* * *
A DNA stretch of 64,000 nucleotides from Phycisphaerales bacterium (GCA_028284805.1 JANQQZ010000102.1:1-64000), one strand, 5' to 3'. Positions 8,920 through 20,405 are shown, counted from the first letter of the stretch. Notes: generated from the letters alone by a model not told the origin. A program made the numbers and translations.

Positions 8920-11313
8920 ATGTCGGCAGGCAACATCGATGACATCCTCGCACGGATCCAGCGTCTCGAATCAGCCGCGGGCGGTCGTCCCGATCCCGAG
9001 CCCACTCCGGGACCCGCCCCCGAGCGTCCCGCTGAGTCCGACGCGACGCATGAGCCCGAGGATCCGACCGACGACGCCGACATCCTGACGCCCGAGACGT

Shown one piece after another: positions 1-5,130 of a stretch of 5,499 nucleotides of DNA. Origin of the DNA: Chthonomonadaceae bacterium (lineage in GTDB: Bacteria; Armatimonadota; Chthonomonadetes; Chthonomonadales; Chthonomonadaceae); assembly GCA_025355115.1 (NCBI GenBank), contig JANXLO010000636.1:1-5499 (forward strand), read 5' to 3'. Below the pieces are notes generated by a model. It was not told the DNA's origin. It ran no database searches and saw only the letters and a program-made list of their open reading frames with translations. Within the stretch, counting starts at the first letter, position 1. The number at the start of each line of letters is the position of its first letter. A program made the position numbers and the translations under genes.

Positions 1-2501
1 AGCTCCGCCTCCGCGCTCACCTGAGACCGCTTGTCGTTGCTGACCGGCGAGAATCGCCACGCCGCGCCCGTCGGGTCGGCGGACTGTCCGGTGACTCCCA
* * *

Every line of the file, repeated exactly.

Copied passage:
A DNA stretch of 64,000 nucleotides from Phycisphaerales bacterium (GCA_028284805.1 JANQQZ010000102.1:1-64000), one strand, 5' to 3'. Positions 8,920 through 20,405 are shown, counted from the first letter of the stretch. Notes: generated from the letters alone by a model not told the origin. A program made the numbers and translations.

Positions 8920-11313
8920 ATGTCGGCAGGCAACATCGATGACATCCTCGCACGGATCCAGCGTCTCGAATCAGCCGCGGGCGGTCGTCCCGATCCCGAG
9001 CCCACTCCGGGACCCGCCCCCGAGCGTCCCGCTGAGTCCGACGCGACGCATGAGCCCGAGGATCCGACCGACGACGCCGACATCCTGACGCCCGAGACGT

Shown one piece after another: positions 1-5,130 of a stretch of 5,499 nucleotides of DNA. Origin of the DNA: Chthonomonadaceae bacterium (lineage in GTDB: Bacteria; Armatimonadota; Chthonomonadetes; Chthonomonadales; Chthonomonadaceae); assembly GCA_025355115.1 (NCBI GenBank), contig JANXLO010000636.1:1-5499 (forward strand), read 5' to 3'. Below the pieces are notes generated by a model. It was not told the DNA's origin. It ran no database searches and saw only the letters and a program-made list of their open reading frames with translations. Within the stretch, counting starts at the first letter, position 1. The number at the start of each line of letters is the position of its first letter. A program made the position numbers and the translations under genes.

Positions 1-2501
1 AGCTCCGCCTCCGCGCTCACCTGAGACCGCTTGTCGTTGCTGACCGGCGAGAATCGCCACGCCGCGCCCGTCGGGTCGGCGGACTGTCCGGTGACTCCCA